We’re f00ked.

Well and truly.

Midas on April 18, 2011 at 7:20 PM

bayam on April 18, 2011 at 6:01 PM

Back squeezing out more horsesh1t tonight, I see.

Midas on April 18, 2011 at 7:21 PM

Guys, in all seriousness, I hope you have begun preparing. This is going to collapse, it’s going to be catastrophic, and there’s not much to be done about it at this point. Not only are things spiraling down now, but when we lose the US dollar as the world monetary basis, it’s going to be very near worthless as everyone of consequence overtly does what they’ve been quietly doing for awhile now – getting rid of US dollars in exchange for *anything* else.

Midas on April 18, 2011 at 7:25 PM

In your first sentence above, you say no one person is to blame for this mess

I never claimed that only Bush was to blame- it was in response to your brilliant observation that Obama in 3 years had been the source of the US debt and deficit disaster.

In any event, S&P economists have called for increased taxes and serious spending cuts, in line with other leading economists on Wall Street.

bayam on April 18, 2011 at 7:48 PM

I never claimed that only Bush was to blame- it was in response to your brilliant observation that Obama in 3 years had been the source of the US debt and deficit disaster.

In any event, S&P economists have called for

increased taxes and serious spending cuts, in line with other leading economists on Wall Street.

bayam on April 18, 2011 at 7:48 PM

1. Obamao is the main source of it. Hid debt is greater than the combined debt of the entire united states put together up until ’09.

2. Great, now you libs wanna kill small businesses AND the elderly.

Do us a favor and jump off a bridge.

MadDogF on April 18, 2011 at 8:09 PM

Obama & Co. have completely and thoroughly robbed this country.

crosspatch on April 18, 2011 at 8:14 PM

‘Bushes fault’/moron MSM lib
-

RalphyBoy on April 18, 2011 at 8:29 PM

1. Obamao is the main source of it. Hid debt is greater than the combined debt of the entire united states put together up until ’09.

2. Great, now you libs wanna kill small businesses AND the elderly.

Do us a favor and jump off a bridge.

MadDogF on April 18, 2011 at 8:09 PM

These libtards should be tried for treason and sedition and when not if convicted, as the evidence is overwhelming, sentenced to the maximum. That should set a good example.

shmendrick on April 18, 2011 at 8:33 PM

1. Obamao is the main source of it. Hid debt is greater than the combined debt of the entire united states put together up until ’09.

2. Great, now you libs wanna kill small businesses AND the elderly.

Yes, and Bush’s estimated $1 trillion structural deficit is the fault of Obama as well. After the economic crisis it would have been easy to balance the budget while avoiding another great depression, but Obama decided to spend anyway because his goal was to out-spend Bush.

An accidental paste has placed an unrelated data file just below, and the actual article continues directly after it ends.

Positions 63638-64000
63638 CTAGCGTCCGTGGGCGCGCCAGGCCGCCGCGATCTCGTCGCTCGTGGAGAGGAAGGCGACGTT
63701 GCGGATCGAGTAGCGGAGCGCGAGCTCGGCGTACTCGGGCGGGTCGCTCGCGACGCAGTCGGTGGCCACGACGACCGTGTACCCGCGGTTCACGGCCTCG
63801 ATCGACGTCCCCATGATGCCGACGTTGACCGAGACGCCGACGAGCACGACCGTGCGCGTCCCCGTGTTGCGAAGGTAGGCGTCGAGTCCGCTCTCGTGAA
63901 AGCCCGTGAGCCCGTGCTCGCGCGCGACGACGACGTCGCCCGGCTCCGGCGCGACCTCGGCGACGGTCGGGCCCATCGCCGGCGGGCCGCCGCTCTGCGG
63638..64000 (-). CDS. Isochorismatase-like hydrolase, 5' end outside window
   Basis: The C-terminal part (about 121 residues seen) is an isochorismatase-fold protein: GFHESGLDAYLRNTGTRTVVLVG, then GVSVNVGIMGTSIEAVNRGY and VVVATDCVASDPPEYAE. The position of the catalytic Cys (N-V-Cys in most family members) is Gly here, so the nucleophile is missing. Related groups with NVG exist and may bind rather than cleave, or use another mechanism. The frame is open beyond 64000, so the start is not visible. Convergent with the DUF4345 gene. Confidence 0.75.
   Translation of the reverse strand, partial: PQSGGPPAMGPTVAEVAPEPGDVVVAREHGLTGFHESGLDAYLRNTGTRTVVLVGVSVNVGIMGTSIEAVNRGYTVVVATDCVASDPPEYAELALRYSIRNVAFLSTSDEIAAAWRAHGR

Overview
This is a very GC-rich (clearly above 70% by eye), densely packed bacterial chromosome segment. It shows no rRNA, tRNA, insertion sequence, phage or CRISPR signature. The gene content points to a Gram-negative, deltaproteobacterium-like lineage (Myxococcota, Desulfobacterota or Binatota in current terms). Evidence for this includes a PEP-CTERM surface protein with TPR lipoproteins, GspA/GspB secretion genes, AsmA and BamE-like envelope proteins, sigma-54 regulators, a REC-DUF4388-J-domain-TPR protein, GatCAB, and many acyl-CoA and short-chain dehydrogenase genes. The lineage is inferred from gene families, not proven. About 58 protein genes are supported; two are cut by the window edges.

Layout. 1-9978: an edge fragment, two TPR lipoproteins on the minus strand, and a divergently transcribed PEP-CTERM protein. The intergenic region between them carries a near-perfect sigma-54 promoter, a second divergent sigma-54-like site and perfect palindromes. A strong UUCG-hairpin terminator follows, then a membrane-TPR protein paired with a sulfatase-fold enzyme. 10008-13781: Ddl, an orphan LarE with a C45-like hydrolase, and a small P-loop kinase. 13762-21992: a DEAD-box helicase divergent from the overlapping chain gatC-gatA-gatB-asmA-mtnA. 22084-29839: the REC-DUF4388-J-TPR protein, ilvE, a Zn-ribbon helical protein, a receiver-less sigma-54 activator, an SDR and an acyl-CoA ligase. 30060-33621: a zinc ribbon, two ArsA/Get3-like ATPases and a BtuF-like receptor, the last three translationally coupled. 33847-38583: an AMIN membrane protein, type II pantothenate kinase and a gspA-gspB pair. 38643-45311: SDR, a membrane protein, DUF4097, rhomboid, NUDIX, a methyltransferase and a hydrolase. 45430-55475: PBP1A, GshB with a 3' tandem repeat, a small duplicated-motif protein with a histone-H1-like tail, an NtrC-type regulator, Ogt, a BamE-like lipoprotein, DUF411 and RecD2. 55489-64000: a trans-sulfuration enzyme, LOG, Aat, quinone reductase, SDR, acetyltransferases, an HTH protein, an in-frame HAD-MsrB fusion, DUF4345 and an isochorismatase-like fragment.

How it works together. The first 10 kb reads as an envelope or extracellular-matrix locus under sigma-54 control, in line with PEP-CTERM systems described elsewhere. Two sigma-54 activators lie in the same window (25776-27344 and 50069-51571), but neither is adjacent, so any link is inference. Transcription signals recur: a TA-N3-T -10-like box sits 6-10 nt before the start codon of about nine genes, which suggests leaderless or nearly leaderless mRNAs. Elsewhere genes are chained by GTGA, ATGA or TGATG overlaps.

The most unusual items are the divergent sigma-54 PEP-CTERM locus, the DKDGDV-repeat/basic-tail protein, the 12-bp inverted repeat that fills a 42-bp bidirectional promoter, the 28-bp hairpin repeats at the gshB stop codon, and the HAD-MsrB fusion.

It’s all the fault of Dems that just don’t get that the future of this country is riding on the railroad and oil industries plus brilliant small business growth engines like Joe the plumber.

bayam on April 18, 2011 at 9:47 PM

Yes, and Bush’s estimated $1 trillion structural deficit is the fault of Obama as well. After the economic crisis it would have been easy to balance the budget while avoiding another great depression, but Obama decided to spend anyway because his goal was to out-spend Bush.

bayam on April 18, 2011 at 9:47 PM

Cram it in your cakehole, libby. That one trillion in “structural debt” that Bush accumulated over eight years took less than a year-and-a-half for Barack Obama to match and then exceed. While I was none-too-pleased with Bush’s admittedly profligate spending, Obama makes him look like a piker. Your intellectual dishonesty would be stunning if it wasn’t also coming from so many of your ideological brothers and sisters.

gryphon202 on April 19, 2011 at 9:12 AM

Boehner, you are a lucky man….you just drew to an inside straight and won!!!! S&P handed you more clout than you deserve from your performance so far. Now, take this hand you now have and bet big. You have leverage like never before and you better use it. With this hand you can include whatever cuts you would like in the Debt Ceiling vote coming up and you also have a winning hand such that Ryan’s plan may just go only slightly butchered by the Senate.

Boehner, play your cards now mister….. show some strength fella, Man Up for a change…..

highninside on April 19, 2011 at 3:24 PM

Comment pages: 1 2